Increasing efficiency with Continuous Integration

Cloud CRM solutions have long been lauded for the speed at which IT solutions can be developed, tested and deployed. However, if the sufficient control and governance mechanisms are not wrapped around development and deployment processes, these technological advantages often place natural pressures on solution quality and sustainability especially in highly regulated industries.

Where appropriate, we propose a Continuous Integration (CI) approach to development.

CICI is structured to deliver the necessary governance and control over system development, testing and deployment, infusing the best of traditional waterfall controls into the Agile approach.

What is Continuous Integration?

CI is a development practice that requires developers to integrate code into a shared repository as frequently as possible. We set the minimum frequency at once per day. Through a process of automated deployment into testing environments, CI reduces the time lag between development completion and delivery to testers whilst ensuring sustainable solution consistency.

How do we do it?

  • controlled code repository.png

    Maintain a controlled code repository

The starting point is to create a single cloud- based code repository for development, (this is essential for supporting virtual development teams).  Developers commit their components as synchronously as possible to the same source folder(s) for early conflict detection, absolving the need for individual working environments.

  • Automate the build

A cloud-based build automation tool is linked to the repository, which results in every successful change to the source repository being built to the designated destination environment. All changes are version controlled and the metadata from different versions can be forensically compared. Development progress is transparent and new functionality can be tested at any point in time. A good build tool will monitor the outputs of build executions providing stakeholders instant feedback on whether a given build is ‘broken’ or ‘stable’ (i.e. eligible for automated deployment). In this way, the build is self-testing.

  • Partition the build as required to support continuous sprint development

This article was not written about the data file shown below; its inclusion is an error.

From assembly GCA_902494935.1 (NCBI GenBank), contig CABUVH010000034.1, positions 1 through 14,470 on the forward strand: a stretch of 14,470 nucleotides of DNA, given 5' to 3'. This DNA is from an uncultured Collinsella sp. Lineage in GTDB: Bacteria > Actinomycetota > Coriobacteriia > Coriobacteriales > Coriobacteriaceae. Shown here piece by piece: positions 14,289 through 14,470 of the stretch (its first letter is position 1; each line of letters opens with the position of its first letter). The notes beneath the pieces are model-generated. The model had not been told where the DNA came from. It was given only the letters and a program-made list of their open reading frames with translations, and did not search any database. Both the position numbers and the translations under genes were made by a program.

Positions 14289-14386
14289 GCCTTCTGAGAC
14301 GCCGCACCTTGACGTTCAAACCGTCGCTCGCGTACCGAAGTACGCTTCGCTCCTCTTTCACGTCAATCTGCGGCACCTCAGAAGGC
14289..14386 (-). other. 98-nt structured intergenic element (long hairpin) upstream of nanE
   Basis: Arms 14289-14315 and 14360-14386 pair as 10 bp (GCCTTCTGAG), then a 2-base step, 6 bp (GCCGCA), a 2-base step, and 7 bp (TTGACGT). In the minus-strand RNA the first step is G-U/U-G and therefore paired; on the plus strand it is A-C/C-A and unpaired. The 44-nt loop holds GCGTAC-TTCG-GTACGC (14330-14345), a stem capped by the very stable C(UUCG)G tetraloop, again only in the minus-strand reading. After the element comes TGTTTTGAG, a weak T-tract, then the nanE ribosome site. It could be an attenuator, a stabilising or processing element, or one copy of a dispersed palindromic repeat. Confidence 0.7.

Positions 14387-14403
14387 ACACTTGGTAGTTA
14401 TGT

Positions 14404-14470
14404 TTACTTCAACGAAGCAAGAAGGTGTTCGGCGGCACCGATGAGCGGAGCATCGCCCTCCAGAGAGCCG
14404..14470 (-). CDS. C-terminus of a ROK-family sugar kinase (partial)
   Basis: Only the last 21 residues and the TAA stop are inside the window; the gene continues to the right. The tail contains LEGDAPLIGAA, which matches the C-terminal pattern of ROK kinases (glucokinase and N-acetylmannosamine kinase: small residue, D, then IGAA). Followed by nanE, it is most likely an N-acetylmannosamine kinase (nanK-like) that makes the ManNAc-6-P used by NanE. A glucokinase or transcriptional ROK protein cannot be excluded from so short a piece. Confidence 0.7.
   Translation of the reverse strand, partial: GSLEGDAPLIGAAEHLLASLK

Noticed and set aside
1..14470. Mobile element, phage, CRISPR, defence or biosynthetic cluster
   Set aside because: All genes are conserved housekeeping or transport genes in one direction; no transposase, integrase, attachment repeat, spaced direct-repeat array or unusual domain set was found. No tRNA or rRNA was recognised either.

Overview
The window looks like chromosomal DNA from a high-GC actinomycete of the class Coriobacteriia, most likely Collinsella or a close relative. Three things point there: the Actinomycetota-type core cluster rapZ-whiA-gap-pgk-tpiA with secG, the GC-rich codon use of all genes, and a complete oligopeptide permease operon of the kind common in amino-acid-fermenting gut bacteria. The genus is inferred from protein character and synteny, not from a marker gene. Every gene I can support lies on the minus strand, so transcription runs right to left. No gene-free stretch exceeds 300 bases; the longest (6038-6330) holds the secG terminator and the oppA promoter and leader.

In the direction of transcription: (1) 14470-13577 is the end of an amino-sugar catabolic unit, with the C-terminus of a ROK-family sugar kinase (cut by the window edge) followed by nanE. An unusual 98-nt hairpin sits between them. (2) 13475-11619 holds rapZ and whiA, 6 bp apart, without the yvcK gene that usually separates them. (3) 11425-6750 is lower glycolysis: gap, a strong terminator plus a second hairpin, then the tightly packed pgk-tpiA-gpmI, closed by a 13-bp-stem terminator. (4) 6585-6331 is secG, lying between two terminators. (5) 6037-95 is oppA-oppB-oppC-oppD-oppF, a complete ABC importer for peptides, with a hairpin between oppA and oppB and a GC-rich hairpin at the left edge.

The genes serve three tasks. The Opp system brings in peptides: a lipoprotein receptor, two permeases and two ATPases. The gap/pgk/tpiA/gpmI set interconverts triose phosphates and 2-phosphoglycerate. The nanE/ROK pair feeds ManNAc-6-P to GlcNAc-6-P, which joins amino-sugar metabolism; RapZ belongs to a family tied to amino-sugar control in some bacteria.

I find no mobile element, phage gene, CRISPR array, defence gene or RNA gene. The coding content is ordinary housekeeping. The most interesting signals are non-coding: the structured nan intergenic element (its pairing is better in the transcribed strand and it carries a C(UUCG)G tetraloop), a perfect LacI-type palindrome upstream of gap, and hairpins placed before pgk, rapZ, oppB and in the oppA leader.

Environment challenges often arise when projects are keen to run post unit testing phases such (e.g. SAT, UAT) for a given release concurrently with sprints for a future release. The need for separate environments and multiple code repositories is clear.

To alleviate these challenges, we partition the repository and create separate branches. This allows us to manageably segregate code associated with the earlier release from the latest development.

 

  • Safely manage change through solution traceability

Accompanying each delivered requirement we would:

  • solution traceabilityDocument a comprehensive design specification covering the main components built to deliver the requirement
  • Reference an automated build version number proving that the relevant components have been ‘committed’ to the repository
  • Automatically log the date and time at which the peer and technical reviews took place along with the identities of the reviewers
  • Document the release instructions and validation steps to be received by the release team. Release responsibility is consciously segregated from development. Independence from the developments allows the release team to ensure best practice development principles are sustained.

Why do we do it?

  • Accommodate change in a controlled manner

This is the primary purpose of CI. Change is inevitable and welcomed, but the challenge is to accommodate change without sacrificing overall environment and build quality. The costs and unquantifiable risks associated with unmanaged development and deployment far outweigh the costs associated with the setup and maintenance of this approach.

  • Infuse the best of both Waterfall into Agile

It is a commonly held misconception that Agile development dilutes project control and governance. By following a sequentially structured, repeatable and automated development process, it is possible to achieve the traditional benefits of the Waterfall methodology in an Agile environment.

  • Satisfy compliance requirements

We believe that many cloud implementations would benefit from CloudShift CI, however, for many of our customers, this quality focussed approach is a ‘must have’ as we support them in their responsibility to remain compliant in an ever more complex regulatory environment.

When it comes to implementing Salesforce then improving the efficiency of how systems are developed, tested and deployed is crucial. Here at CloudShift we’re experts in this through our ‘RapidShift’ programme. Please drop us a line, we would love to hear from you.

 

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